Oh, there was a cake, pushed off to the side of the room, perched atop a dozen Coke cans, but that was about the only visible reminder of Hoyer's birthday.
"Every year, my birthday is during the Winter Meetings," Hoyer said.
On his first day as a general manager at the Winter Meetings, Hoyer split the day with a series of meetings with staff, agents and other teams, potential trade partners, if, in fact, the Padres opt to go that route to improve their team.
Hoyer said that nothing -- meaning a free-agent signing or trade -- were imminent in a meeting with reporters Monday evening in Indianapolis.
It's believed the Padres fielded as much interest in their own players on Monday than any of the ones they're here to pursue at the Winter Meetings.
Hoyer said the Padres received "calls on a half-dozen of our guys today," which certainly isn't unusual for these Meetings. But these circumstances are a little unusual.
The Padres have four prominent players who are arbitration eligible: closer Heath Bell, pitchers Kevin Correia and Mike Adams, and third baseman Kevin Kouzmanoff. The Padres have until Dec. 12 to tender contract offers to those players.
All four players, particularly Bell, are in line for raises.
"We have not reached a definite conclusion," Hoyer said on whether the team will tender the quartet.
Bell, an All-Star for the first time in 2009 who led the National League in saves, is line for a big payday. He made $1.255 million last season but could make upwards of $5 million after saving 42 games in his first season as a Major League closer.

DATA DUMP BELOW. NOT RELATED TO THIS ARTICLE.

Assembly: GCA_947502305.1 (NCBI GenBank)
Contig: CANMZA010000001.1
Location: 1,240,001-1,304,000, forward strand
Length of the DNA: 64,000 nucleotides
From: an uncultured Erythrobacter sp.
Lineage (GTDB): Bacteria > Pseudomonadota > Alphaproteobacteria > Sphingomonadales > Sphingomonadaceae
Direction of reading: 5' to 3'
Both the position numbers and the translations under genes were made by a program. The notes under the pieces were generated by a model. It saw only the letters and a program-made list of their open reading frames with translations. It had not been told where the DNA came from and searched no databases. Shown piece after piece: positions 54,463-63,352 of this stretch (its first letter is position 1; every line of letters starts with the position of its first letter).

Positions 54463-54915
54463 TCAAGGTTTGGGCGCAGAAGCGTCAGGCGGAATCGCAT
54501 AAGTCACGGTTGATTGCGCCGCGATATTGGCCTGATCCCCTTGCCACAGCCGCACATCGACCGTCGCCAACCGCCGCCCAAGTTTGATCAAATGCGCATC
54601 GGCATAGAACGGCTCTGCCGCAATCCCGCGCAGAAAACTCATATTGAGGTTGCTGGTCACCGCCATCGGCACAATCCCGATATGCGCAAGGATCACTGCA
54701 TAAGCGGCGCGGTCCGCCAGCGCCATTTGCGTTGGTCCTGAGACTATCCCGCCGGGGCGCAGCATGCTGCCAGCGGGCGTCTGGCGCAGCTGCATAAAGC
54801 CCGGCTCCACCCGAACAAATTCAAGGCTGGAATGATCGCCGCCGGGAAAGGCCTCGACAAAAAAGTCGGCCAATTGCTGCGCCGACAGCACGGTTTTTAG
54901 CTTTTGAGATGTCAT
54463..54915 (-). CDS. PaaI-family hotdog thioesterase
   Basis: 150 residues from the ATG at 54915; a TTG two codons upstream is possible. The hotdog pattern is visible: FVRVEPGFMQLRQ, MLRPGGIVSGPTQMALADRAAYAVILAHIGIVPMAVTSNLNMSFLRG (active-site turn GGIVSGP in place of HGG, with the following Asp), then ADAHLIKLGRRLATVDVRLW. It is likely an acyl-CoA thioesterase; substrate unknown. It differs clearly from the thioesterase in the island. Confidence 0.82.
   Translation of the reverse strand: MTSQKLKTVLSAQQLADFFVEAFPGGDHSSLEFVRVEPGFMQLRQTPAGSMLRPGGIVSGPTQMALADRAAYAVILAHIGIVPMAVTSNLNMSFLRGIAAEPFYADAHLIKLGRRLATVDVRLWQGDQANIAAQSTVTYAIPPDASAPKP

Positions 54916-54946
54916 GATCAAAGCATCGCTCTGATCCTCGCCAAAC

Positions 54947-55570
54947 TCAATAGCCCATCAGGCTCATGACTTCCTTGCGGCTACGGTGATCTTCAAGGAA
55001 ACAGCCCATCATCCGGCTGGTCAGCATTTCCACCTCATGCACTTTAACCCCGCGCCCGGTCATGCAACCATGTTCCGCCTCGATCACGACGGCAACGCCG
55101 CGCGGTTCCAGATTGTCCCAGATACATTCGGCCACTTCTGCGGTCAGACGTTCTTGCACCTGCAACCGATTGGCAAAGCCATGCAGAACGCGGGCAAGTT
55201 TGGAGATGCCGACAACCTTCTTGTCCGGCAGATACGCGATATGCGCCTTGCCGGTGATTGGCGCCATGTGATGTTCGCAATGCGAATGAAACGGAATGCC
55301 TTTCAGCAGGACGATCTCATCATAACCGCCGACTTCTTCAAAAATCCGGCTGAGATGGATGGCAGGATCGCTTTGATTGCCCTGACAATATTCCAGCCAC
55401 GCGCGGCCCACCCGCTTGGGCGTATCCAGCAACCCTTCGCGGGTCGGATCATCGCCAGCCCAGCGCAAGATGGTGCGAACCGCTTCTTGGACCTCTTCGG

That would make him the second-highest paid player on the team -- pitcher Chris Young will earn $6.25 million -- and with the team looking at a payroll around $40 million (or possibly less) there's a chance the team might not want to pay him that much.
The Padres could sell high on Bell in their attempts to address their biggest need, a right-handed-hitting center fielder or catcher, with the hopes Luke Gregerson or Adams, their setup pitchers in 2009, could close. But the Padres like the composition of the bullpen and would rather add to it than subtract.
There were rumors Monday in Indianapolis that the Padres might opt to non-tender an offer to Correia, who won 12 games last season, had a 3.91 ERA and was dependable (198 innings).
Correia, a San Diego native, was a gem for former general manager Kevin Towers, who signed him to a Minor League deal worth $750,000 that eventually grew to $1.1 million in incentives.
The Padres still covet a starting pitcher, so non-tendering Correia or trading him doesn't make a great deal of sense unless it was a payroll dump. Correia, based on comparisons from a year ago, could make upwards of $3 million to $4 million.
"I'm still in the dark, I don't know their plan," Correia said from San Diego on Monday. "We [his agent and the Padres] haven't talked about it at all."
Hoyer is still looking to fill out his staff. On Friday, he hired Jason McLeod as the vice president of scouting and player development. Hoyer then promoted professional scout Chris Gwynn to director of player personnel and Josh Stein to director of Minor League operations.
Former Padres outfielder Dave Roberts was also hired as a special assistant to the team's baseball operations department where he'll work out outfielders.
Hoyer said his next hire will be scouting director and that could happen this week. The Los Angeles Times reported that Ric Wilson, a national cross-checker, has interviewed for the job.